A number of Dublin publicans are known to have raised concerns with Heineken about the pricing of its beer at JD Wetherspoon's prior to the high-profile bust-up between the Dutch brewer and the British pub chain.
Wetherspoon controversially delisted Heineken products from its 926 pubs this week following a row over the supply of beer to its new Forty Foot venue in Dún Laoghaire, effectively terminating a contract worth €76 million in sales to Heineken.
The British chain had been selling Heineken’s premium lager brand for €2.95 a pint in its only other Irish pub, the Three Tun Tavern in Blackrock, prior to the row, undercutting the price typically charged in Irish pubs by more than 40 per cent.
The Irish Times has learned that several Dublin publicans contacted Heineken in recent weeks directly or through its sales reps in relation to Wetherspoon's controversial pricing policy.
Dublin publican Charlie Chawke confirmed he had contacted Heineken Ireland recently to enquire if Wetherspoon was receiving a preferential rate from the brewer.
Mr Chawke, who owns seven Dublin pubs, including the Orchard in Rathfarnham and the Bank in College Green, said Heineken assured him the product was being sold at the same price to all customers.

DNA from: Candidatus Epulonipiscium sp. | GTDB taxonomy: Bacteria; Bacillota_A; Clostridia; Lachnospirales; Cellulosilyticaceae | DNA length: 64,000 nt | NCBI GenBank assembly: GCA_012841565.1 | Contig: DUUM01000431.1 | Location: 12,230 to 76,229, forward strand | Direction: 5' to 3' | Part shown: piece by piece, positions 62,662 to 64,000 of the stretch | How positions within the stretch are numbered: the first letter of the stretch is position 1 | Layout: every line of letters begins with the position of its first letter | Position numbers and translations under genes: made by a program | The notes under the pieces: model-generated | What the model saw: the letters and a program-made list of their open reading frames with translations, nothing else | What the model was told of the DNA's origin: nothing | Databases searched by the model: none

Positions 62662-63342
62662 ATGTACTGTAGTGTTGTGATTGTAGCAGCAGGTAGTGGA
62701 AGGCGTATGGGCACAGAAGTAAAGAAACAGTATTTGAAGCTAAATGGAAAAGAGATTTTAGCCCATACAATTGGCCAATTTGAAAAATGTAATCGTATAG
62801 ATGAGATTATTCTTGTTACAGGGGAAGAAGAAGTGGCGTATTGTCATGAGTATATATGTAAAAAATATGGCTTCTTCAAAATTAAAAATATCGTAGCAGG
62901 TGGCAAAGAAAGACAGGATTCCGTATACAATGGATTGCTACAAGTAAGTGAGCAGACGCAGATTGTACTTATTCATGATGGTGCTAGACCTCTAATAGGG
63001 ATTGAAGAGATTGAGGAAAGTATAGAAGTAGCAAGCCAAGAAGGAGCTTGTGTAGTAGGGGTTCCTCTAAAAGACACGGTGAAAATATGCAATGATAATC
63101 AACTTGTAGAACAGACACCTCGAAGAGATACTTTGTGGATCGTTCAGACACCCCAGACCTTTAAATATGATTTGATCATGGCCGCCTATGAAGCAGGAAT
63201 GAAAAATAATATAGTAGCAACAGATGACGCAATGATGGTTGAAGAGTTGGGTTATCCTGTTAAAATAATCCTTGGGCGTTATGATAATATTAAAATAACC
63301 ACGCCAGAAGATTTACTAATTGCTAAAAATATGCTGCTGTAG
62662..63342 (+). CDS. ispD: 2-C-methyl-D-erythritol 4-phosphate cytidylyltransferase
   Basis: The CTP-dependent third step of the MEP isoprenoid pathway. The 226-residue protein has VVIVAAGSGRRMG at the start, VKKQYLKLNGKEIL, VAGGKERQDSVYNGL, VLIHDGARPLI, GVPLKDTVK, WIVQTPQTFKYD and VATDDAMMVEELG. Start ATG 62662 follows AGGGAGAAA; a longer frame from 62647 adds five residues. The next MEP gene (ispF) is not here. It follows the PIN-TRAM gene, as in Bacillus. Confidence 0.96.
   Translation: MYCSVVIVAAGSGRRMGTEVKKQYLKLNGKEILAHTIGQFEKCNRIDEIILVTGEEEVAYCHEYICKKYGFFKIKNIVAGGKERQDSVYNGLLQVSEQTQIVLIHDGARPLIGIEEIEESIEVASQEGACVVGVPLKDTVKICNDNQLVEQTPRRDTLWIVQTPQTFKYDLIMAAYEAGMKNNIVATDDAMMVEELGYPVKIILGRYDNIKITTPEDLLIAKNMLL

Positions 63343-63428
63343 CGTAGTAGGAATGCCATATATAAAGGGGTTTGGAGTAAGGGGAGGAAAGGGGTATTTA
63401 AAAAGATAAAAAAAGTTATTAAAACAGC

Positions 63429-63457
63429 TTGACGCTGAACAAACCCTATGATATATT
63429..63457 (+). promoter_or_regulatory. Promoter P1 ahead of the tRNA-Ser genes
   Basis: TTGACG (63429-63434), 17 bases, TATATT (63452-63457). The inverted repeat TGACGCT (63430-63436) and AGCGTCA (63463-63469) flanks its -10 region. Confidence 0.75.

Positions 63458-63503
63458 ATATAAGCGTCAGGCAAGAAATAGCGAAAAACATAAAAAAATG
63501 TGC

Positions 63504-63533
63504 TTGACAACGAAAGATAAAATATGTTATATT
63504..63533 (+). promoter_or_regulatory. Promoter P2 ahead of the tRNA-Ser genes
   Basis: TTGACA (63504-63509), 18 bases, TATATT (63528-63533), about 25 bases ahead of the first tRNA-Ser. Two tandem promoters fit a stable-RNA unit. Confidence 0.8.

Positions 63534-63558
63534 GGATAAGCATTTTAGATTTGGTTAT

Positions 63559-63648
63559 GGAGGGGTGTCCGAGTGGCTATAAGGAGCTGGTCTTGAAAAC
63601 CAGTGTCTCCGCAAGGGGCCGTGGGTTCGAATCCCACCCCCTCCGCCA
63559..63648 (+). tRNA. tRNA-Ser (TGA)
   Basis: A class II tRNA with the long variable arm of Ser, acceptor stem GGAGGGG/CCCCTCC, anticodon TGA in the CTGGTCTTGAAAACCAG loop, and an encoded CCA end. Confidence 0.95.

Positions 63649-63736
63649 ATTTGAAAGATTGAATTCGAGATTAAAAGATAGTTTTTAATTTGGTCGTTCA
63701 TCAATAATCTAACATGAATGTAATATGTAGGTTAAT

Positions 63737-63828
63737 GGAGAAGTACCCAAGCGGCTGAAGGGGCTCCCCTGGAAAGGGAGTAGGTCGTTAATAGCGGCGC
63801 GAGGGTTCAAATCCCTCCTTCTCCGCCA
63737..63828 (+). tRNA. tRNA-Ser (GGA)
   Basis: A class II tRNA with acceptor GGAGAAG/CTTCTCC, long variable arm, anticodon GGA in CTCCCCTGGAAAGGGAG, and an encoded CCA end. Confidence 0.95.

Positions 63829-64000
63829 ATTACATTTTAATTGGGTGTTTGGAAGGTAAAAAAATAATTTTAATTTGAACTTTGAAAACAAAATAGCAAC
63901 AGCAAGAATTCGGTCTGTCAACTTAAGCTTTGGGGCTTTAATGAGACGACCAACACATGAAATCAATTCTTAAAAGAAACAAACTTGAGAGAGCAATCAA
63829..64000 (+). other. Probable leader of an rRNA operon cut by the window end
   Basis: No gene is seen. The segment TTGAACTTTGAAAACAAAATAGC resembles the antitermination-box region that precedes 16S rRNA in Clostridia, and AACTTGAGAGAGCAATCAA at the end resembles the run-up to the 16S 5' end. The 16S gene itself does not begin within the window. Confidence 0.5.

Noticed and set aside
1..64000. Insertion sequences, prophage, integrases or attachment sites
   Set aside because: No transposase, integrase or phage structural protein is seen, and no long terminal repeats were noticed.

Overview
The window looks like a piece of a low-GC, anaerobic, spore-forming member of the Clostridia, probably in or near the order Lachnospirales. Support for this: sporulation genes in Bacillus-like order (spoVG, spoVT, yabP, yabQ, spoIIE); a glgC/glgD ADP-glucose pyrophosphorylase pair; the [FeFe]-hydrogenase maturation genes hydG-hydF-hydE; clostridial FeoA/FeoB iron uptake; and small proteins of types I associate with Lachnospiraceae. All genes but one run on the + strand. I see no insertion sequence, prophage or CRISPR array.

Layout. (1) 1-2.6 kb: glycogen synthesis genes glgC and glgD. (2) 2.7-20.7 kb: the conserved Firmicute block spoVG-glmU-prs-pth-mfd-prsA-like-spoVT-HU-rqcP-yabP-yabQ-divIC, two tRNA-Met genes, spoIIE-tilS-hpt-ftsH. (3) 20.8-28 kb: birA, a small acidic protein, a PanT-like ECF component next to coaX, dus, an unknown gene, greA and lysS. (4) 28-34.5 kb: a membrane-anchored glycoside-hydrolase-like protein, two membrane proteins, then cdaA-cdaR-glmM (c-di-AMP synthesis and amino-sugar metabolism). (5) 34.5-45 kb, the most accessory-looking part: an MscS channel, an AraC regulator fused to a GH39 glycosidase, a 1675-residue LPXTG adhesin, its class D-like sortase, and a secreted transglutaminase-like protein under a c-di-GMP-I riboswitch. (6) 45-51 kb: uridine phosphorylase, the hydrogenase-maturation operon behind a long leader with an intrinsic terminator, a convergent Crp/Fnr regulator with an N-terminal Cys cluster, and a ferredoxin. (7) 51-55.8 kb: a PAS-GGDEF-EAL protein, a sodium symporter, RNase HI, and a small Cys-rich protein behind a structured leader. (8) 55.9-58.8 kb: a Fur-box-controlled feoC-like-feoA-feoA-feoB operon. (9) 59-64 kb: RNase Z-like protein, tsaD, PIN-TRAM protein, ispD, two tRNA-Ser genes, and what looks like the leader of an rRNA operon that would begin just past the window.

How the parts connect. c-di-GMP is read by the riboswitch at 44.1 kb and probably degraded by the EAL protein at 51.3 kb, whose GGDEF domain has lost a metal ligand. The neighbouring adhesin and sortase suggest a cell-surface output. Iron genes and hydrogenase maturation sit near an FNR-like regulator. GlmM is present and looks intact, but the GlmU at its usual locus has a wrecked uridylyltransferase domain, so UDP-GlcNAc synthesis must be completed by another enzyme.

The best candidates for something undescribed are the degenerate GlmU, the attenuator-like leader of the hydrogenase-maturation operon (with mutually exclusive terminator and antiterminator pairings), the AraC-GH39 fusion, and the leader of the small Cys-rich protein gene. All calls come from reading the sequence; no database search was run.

Asked about Wetherspoon’s pricing policy, Mr Chawke said: “I couldn’t sell it at that price and make a profit and pay my rates, my bank charges, my staff and everything else.”
Heineken Ireland would not confirm if it had been lobbied by disgruntled publicans to tackle Wetherspoon over its pricing of Heineken products, which also include Murphy’s stout and Foster’s lager.
A spokeswoman said the company did not wish to comment publicly on its relationship with a specific customer.
Wetherspoon, which dropped Guinness after a similar falling out with Diageo, is planning to open its newly revamped Forty Foot pub in Dún Laoghaire on Tuesday.
The company has invested nearly €4 million buying and refurbishing the venue, which is part of the Pavilion Theatre complex overlooking Dún Laoghaire harbour.
The Licensed Vintners Association (LVA), the trade association which represents Dublin publicans, said it was not involved in the dispute or any actions around it.